3 Innovative Ways to Hire and Retain More Nurses
1. Foster Mentor Relationships Between Experienced and New Nurses
One of the biggest issues here is that the the unbalanced ratio of new nurses to experienced nurses has caused a “brain drain.” Hospitals across the country have reported a collective need for 1 million (and growing) RNs in their facilities.
Instead of switching one nurse for another, some programs have these nurses work side-by-side. They extend the mentorships out of the hospital and kept these nurses in contact before and after rotations begin. This not only adds to these new nurses’ education but also preserves the knowledge from retiring nurses with the new generation.
The Academy of Medical-Surgical Nurses launched a mentoring program in 2002 specifically in response to this nursing shortage. It featured mentoring guides and Q&As for nurses everywhere. The website highlights tools which will help you design your perfect mentoring program for your health care facility.
2. Give Nurses More Internal Mobility
Many nurses who leave their companies do so out of boredom, either with co-workers or their job itself. More and more nurses have reported a desire to enter a new healthcare field or speciality. According to AMN Healthcare’s 2015 nurse survey, “Many nurses want to obtain higher degrees and are interested in emerging roles.” 22% reported being unsatisfied with their current role and 30% frequently contemplate quitting.
How can you convince them to stay?
Some companies either let the employee rewrite his or her own job description or change jobs within the same company. Letting employees move careers within the same company not only lets you keep your experience and well-acclimated staff, but it also lets your staff stay in one place in an environment familiar to them with people they know and still get to experience a new field.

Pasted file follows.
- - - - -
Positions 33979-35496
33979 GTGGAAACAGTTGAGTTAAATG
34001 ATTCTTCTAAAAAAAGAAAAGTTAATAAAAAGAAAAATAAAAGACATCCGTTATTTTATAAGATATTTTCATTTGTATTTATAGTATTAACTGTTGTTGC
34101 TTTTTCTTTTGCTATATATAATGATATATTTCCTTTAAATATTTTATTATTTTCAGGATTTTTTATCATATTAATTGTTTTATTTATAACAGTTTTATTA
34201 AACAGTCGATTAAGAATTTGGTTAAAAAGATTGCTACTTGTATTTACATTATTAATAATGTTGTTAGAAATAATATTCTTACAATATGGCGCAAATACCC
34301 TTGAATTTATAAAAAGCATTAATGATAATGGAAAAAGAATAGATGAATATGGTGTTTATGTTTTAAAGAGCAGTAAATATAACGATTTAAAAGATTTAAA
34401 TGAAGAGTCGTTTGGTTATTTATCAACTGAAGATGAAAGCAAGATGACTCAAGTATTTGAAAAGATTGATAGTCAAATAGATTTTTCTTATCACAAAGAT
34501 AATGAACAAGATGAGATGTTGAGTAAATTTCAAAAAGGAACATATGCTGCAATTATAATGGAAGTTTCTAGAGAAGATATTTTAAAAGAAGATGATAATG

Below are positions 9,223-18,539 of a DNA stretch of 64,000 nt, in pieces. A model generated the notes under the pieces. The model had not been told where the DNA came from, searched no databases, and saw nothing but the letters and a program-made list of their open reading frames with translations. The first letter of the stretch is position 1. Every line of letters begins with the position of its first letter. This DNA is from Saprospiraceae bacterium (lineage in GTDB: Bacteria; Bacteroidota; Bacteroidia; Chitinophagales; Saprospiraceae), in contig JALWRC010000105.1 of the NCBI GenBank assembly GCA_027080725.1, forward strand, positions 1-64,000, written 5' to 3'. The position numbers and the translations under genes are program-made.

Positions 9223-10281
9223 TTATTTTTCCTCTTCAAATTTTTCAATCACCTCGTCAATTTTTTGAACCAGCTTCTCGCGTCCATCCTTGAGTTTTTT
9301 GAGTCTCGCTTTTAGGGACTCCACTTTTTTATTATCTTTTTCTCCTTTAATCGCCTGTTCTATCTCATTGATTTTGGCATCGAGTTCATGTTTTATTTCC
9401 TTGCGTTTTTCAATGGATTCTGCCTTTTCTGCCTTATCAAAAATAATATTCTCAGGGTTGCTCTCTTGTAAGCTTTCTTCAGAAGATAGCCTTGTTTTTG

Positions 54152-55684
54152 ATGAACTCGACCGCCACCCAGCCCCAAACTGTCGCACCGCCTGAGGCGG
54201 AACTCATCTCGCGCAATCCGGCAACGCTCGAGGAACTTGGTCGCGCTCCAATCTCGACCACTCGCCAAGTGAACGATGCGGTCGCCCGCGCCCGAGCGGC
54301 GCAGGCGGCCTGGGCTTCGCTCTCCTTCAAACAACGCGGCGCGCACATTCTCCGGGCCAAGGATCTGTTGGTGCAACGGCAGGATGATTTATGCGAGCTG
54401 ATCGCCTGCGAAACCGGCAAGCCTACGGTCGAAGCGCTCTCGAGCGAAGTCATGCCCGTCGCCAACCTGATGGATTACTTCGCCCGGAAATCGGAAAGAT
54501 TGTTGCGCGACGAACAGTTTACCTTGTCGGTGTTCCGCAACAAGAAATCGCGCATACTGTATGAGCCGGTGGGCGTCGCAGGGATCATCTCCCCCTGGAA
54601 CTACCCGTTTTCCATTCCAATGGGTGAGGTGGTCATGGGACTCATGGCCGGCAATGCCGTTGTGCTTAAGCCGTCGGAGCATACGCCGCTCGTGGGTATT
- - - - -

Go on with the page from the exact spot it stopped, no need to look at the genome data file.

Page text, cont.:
3. Improve Your Workplace Culture
Another prevalent reason nurses leave their jobs stems from a dissatisfaction with the workplace culture they live in. This is the same across the board for those infamous millennial “job-hoppers.”
Every workplace has a culture: unique language, differing work hours, behavioral norms, office humor, etc. Pinpoint what your culture is from your employees and your own powers of observation, and be transparent about it to new nurses and candidates.
Paul Spiegelman at INC. Magazine recommends assessing your healthcare facility’s culture through obvious factors, like employees smiling, and not-so-obvious factors, like the vibe of the workplace. Experts stress the importance of a culture that will leave your incoming generation of nurses excited to start their illustrious careers in your company. Here are some tips on strengthening and optimizing your company culture and some additional ideas about having your own nurses and employees recruit for you.
From there, hospitals often define their culture and the benefits of working in the company. Follow a model like UW Health’s — they clearly define for candidates what working for them would be like, including time off, retirement plans, health care benefits, and discounts on health care and transportation.
The Silver Lining
Finally, some good news: Healthcare employment is steadily increasing by hundreds of thousands each year. In order to be a part of these hopeful statistics, bring your experienced and new nurses together to form a coalition of knowledge that will benefit everyone.
Make your workplace more attractive to candidates and connect with a school to better the nursing education. If you want to learn more, the American Sentinel has a helpful blog series about the nursing shortage, what’s causing it, and up-to-date ideas on how to solve it. Follow these tips and you’ll soon be on your way to producing the best staff you’ve ever had.